Applications for the 2015 L’Oréal-UNESCO UK & Ireland For Women in Science Fellowships now open.
What are the L’Oréal UK and Ireland Fellowships For Women in Science?
The L’Oréal-UNESCO UK and Ireland Fellowships For Women in Science are awards offered by a partnership between L’Oréal UK & Ireland, the UK National Commission for UNESCO and the Irish National Commission for UNESCO, with the support of the Royal Society, to promote, enhance and encourage the contribution of women pursuing their research careers in the UK or Ireland in the fields of the life and physical sciences.
The National Fellowships are offered under the umbrella of the L’Oréal-UNESCO For Women in Science Programme, which has promoted women in scientific research on a global scale since 1998. http://www.womeninscience.co.uk/
Five Fellowships will be awarded in 2015 to outstanding women scientists in the early stages of their career to enable and/or facilitate promising scientific research. The Fellowships are tenable at any UK or Irish university or research institute to support a 12-month period of postdoctoral research in any area of life, physical and computer sciences, engineering and mathematics.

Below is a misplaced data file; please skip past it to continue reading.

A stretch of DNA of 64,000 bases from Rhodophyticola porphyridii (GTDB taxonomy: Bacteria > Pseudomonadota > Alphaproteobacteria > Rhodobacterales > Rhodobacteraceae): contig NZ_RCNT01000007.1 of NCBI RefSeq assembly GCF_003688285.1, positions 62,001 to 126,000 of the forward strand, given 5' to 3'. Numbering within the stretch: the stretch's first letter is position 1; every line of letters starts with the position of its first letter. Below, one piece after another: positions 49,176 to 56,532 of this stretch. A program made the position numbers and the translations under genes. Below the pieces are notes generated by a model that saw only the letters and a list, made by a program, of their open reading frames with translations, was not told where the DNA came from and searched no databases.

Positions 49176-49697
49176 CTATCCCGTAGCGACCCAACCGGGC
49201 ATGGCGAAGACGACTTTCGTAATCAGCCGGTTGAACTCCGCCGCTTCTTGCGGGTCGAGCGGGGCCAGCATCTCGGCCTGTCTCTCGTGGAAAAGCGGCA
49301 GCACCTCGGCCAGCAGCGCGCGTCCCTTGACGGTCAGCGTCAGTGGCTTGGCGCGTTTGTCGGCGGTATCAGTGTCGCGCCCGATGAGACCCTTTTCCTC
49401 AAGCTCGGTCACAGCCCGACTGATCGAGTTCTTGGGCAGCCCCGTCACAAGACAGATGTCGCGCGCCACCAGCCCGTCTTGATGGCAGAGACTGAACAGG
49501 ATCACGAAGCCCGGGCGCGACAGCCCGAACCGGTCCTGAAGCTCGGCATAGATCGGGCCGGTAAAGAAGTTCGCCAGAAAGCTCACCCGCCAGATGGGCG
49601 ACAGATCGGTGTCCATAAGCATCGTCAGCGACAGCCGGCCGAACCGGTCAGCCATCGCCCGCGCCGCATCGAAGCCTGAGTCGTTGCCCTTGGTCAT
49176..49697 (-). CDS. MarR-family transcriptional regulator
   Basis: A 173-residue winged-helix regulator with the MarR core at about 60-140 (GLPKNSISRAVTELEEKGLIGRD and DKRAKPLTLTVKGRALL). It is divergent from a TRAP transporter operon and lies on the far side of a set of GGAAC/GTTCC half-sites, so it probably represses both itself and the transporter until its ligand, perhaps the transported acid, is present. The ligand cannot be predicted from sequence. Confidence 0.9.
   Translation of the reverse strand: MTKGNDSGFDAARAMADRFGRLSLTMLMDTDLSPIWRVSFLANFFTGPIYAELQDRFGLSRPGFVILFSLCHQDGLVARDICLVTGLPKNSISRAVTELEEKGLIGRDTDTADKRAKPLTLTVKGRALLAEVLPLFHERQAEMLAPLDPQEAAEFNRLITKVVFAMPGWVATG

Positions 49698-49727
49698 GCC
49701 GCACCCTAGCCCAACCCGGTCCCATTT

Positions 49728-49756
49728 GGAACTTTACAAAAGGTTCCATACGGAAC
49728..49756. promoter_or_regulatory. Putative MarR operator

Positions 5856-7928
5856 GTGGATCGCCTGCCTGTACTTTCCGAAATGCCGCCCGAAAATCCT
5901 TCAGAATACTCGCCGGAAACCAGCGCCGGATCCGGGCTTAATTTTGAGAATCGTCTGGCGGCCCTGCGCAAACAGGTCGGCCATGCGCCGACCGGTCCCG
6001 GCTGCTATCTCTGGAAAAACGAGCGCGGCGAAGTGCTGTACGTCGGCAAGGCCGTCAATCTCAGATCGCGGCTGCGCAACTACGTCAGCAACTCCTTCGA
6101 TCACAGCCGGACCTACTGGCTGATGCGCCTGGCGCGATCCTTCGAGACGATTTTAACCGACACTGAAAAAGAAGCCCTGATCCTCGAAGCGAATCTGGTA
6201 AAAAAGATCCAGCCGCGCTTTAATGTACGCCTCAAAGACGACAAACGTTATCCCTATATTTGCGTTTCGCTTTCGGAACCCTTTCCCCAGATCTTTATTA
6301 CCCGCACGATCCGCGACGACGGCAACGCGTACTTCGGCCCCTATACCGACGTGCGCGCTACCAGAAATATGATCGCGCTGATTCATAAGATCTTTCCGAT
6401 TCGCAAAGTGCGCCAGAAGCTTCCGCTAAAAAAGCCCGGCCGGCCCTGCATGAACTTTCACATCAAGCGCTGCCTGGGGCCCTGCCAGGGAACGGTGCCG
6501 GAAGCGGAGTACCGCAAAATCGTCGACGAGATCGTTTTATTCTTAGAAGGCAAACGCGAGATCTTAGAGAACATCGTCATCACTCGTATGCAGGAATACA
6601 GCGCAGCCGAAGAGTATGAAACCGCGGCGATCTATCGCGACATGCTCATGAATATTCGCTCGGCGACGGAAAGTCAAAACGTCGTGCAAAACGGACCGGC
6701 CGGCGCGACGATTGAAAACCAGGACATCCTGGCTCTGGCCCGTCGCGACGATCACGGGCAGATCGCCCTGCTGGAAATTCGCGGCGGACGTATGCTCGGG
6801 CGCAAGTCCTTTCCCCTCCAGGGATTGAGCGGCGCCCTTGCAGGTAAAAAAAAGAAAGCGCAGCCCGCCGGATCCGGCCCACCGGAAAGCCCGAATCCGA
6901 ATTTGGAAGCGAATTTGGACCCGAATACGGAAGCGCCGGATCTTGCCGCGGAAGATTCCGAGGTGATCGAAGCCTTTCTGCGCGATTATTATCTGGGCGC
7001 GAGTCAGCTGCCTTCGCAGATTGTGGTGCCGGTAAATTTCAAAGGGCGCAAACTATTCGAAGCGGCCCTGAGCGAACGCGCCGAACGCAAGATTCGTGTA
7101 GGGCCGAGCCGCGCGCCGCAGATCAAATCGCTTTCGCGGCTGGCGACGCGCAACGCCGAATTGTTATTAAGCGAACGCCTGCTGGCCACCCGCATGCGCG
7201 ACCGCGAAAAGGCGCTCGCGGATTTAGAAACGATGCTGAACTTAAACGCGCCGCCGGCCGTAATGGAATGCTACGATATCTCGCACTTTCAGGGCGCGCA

2015 Key Dates
Applications open: Monday 2nd February
Applications close: Friday 13th March
Shortlist published: Tuesday 2nd June
Awards Ceremony: Tuesday 23rd June
In a special edition of ‘International Innovation’ focusing on ‘A Passion for Progress’ our four 2014 fellows showcase their pioneering research of as an example of what women scientists around the globe are working on.
When it comes to forging a successful scientific career, women in the 21st Century have much better prospects than their female counterparts from previous generations. Yet in spite of significant gender equality advances – set in motion during the 1960s and 1970s – women continue to be underrepresented at all levels of R&D in every region of the world.
For instance, the UNESCO Institute for Statistics estimates that just 30 per cent of researchers worldwide are female, while in the UK and Ireland women comprise only 13 per cent of STEM employees. Multiple studies have identified a number of recurring barriers to women in STEM, including a male dominated working culture, a ‘chilly’ classroom environment, the insecure nature of science research and a lack of access to mentors.